Why Heart Patients Should Avoid NSAIDs

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Medications Reduce Pain and Inflammation

You might not be thinking about your heart when your lower back is aching or your knee is throbbing. But you probably should be.

For many people, a very common solution to the problem of “Ow, it hurts” is washing down a painkiller or two with a big gulp of water. The trouble is that many of those commonly used painkillers are nonsteroidal anti-inflammatory drugs, or NSAIDs. And research shows that NSAIDs can be harmful to your heart—especially if you’re already at risk for or suffer from cardiovascular disease.

Warnings to Heed

It’s not exactly news that some painkillers can increase your chance of having a heart attack or a stroke. In fact, the U.S. Food and Drug Administration expanded certain prescription drug labels in 2005 to warn that NSAIDs usage could increase a person’s risk of heart attack or stroke.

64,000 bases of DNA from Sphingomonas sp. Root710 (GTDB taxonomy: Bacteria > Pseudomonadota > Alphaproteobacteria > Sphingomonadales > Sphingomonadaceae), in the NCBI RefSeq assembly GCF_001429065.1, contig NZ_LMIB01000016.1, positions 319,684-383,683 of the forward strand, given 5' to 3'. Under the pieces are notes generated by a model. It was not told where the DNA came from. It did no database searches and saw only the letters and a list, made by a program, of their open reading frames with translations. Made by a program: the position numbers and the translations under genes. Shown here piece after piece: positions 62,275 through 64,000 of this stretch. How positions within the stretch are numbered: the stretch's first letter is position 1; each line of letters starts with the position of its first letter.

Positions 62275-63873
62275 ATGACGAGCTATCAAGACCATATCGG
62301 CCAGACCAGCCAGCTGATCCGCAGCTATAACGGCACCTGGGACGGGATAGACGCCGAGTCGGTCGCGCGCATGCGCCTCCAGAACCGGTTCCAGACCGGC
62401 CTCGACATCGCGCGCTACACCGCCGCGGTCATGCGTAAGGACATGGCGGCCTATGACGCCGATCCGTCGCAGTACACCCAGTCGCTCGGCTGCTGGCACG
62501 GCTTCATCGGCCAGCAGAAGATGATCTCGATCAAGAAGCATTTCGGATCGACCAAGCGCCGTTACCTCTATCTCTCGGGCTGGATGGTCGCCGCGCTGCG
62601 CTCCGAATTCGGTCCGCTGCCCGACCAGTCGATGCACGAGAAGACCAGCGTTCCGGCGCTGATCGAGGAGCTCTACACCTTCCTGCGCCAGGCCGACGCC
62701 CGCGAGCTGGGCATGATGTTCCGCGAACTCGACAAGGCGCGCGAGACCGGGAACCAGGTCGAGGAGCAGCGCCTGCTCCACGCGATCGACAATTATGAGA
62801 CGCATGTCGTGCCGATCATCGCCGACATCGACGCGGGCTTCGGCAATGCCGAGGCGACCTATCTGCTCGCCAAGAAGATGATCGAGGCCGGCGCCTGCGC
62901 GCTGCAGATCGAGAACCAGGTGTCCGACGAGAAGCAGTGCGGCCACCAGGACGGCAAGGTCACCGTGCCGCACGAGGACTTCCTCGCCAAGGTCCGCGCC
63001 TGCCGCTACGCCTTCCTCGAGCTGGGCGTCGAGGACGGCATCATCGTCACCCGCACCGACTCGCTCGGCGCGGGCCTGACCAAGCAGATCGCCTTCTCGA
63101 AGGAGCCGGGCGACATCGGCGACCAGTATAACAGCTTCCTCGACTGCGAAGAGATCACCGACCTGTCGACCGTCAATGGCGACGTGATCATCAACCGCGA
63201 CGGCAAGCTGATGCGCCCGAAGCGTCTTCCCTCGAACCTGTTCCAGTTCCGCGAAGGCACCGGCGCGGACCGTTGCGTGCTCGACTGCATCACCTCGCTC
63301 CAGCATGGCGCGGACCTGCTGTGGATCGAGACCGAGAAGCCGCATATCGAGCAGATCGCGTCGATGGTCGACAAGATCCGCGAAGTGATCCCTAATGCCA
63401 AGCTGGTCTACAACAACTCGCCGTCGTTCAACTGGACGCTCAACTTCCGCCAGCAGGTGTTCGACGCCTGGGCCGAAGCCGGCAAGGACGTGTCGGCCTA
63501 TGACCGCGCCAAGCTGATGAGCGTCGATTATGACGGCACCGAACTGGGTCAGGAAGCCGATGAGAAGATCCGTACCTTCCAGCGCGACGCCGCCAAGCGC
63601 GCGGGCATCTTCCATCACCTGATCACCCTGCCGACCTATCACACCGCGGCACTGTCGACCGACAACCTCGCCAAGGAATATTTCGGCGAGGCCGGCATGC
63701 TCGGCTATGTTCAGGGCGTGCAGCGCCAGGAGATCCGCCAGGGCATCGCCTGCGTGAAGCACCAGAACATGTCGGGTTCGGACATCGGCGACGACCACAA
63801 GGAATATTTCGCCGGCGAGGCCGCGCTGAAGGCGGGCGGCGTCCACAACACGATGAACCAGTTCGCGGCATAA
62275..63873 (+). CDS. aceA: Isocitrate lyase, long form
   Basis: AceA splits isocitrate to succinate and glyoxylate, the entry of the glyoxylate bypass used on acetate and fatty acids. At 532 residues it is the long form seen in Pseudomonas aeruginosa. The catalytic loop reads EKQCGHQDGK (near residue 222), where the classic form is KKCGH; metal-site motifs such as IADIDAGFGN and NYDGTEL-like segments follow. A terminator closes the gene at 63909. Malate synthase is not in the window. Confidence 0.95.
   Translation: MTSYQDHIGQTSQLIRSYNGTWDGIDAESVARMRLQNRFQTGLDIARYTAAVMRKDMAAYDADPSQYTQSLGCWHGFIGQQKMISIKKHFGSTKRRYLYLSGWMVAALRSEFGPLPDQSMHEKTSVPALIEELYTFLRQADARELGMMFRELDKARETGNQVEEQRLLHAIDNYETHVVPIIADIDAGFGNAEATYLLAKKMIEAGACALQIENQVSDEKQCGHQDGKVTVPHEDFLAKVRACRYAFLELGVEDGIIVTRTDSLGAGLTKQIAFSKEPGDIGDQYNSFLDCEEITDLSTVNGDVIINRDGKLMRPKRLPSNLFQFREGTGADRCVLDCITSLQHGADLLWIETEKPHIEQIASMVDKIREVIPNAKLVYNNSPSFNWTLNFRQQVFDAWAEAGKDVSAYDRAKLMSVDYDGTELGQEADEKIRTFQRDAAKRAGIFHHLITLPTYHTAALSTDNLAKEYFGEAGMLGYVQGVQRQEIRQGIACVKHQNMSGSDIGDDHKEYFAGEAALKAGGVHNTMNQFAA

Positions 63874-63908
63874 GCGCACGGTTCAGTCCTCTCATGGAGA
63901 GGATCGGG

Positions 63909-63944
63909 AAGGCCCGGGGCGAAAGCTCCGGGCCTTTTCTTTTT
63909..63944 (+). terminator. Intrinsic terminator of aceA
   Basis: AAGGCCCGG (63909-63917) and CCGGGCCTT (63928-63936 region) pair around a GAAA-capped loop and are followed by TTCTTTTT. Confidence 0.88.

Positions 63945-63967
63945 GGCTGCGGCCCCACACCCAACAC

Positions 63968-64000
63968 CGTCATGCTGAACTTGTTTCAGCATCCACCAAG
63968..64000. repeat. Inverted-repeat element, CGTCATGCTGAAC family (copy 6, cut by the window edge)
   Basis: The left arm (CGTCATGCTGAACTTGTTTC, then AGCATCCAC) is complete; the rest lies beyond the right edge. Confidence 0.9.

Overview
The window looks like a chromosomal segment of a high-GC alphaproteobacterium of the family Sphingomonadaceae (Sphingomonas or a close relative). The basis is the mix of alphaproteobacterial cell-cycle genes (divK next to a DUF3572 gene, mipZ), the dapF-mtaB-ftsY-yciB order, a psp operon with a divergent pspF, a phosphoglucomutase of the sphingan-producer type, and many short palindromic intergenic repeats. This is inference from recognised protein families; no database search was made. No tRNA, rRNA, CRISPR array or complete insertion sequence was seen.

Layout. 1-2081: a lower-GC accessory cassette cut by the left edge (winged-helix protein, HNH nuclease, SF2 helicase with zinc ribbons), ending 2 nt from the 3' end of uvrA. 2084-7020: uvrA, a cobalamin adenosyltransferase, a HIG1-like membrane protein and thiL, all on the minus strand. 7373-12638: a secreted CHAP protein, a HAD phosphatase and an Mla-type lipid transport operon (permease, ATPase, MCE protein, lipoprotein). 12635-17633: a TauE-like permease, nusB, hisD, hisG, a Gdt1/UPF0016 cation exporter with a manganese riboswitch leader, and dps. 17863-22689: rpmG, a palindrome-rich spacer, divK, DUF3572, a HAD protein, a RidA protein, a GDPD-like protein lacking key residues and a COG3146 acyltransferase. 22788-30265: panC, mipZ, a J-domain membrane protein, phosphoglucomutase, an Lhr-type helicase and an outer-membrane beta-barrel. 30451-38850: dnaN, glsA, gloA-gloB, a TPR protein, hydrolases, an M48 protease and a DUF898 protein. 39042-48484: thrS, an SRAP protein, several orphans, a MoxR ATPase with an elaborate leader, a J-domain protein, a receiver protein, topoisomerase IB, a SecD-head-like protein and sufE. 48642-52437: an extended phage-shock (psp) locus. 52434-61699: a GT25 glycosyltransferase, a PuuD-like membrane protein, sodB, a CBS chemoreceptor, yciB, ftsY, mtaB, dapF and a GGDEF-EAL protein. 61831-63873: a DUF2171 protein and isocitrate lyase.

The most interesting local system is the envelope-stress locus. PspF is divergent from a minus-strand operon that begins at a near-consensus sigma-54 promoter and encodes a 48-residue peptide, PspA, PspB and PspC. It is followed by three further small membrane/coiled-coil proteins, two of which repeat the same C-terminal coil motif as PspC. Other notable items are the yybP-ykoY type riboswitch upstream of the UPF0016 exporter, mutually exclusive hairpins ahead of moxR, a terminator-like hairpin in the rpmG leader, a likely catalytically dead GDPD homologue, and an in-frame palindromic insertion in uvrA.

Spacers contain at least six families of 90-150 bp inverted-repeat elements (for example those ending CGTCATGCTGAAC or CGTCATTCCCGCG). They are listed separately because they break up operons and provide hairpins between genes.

But now we know even more. The FDA warned in 2015 that:

  • You could experience a heart attack or stroke even within the first few weeks of taking the NSAID—much earlier than previously thought.

  • Higher doses of prescription NSAIDs increase your risk.

  • The longer you take the NSAID, the greater your risk.

  • Even if you aren’t already at elevated risk for heart disease or stroke, you could be further raising your risk by taking NSAIDs.

With that knowledge, it’s important to always consult your healthcare provider before taking any new medications in addition to meds that you may already be taking. For example, you may already take a daily low-dose aspirin. NSAIDs can potentially undermine the aspirin’s antiplatelet effect—that is, those drugs can interfere with the aspirin’s ability to keep platelets from clumping together and forming potentially dangerous blood clots.

Recognizing NSAIDs